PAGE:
Mount Sir Francis Drake facts for kids
Quick facts for kidsMount Sir Francis Drake
|Elevation||2,705 m (8,875 ft)|
|Prominence||945 m (3,100 ft)|
|Location||British Columbia, Canada|
|Parent range||Pacific Ranges|
|Topo map||NTC 93D/15|
Mount Sir Francis Drake, 2,705 metres (8,875 ft), is a mountain in the Pacific Ranges of British Columbia, Canada, standing above the south side of Waddington Harbour and the head of Bute Inlet on the Central Coast of British Columbia just south of the mouth of the Homathko River as it empties into that harbour and inlet.
The mountain was named in 1935, after the name was first proposed in 1928, in honour of Sir Francis Drake, the English explorer and privateer who was the first to sail an English ship in the Pacific Ocean and laid claim to Nova Albion, being lands to the north of Spanish California, in 1579, in the name of Elizabeth I. Current theories mostly place Point Reyes, California as being the location of that landing, but theories that he also landed farther northwards remain in circulation. In British Columbia Place Names by Helen B. and G.P.V. Akrigg, they posit Cape Blanco, Oregon as a possible site, while more recent publications by Samuel Bawlf advance the theory that further landings north of Cape Reyes happened in British Columbia and as far north as the Stikine River and the Southeast Alaska coast.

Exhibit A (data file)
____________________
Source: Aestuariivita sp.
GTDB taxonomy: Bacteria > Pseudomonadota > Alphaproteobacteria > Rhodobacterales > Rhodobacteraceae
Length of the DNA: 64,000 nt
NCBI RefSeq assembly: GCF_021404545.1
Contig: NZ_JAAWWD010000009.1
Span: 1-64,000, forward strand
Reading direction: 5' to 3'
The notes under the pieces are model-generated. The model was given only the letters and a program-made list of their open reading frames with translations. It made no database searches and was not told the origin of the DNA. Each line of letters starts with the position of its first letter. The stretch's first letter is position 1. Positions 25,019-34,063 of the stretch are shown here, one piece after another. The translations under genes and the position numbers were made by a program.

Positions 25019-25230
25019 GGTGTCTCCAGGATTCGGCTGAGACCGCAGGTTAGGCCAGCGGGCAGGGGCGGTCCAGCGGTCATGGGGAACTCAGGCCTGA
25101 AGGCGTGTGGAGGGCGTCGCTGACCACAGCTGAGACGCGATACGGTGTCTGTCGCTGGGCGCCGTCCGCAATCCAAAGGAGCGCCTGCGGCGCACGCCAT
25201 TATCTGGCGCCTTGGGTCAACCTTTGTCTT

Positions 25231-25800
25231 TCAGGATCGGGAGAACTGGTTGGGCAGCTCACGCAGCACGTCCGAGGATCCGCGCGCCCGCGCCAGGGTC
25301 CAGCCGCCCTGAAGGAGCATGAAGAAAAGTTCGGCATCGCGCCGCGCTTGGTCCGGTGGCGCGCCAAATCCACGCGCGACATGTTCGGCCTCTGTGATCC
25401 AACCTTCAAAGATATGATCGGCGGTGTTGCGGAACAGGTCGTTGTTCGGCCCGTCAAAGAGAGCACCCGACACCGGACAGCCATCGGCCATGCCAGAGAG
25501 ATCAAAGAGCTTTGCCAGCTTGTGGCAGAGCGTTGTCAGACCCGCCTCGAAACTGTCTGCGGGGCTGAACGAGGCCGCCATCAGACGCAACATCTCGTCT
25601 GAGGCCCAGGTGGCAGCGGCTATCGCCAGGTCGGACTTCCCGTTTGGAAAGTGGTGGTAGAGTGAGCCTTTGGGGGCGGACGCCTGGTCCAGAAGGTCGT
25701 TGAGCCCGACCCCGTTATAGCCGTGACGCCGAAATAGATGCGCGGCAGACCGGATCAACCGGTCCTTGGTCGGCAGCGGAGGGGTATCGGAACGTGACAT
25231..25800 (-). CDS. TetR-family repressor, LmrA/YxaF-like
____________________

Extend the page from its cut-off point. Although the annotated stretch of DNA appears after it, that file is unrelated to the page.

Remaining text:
The mountain is one of a series of Elizabethan-related names in the Pacific Ranges conferred in the 1930s by R.P. Bishop, British Columbia Land Surveyor, others including Mount Queen Bess, Mount Sussex, and Mount Raleigh, as well as the Golden Hinde on Vancouver Island. Bishop's paper Drake's Course in the North Pacific was published in the British Columbia Historical Quarterly in 1939.
Mount Sir Francis Drake Facts for Kids. Kiddle Encyclopedia.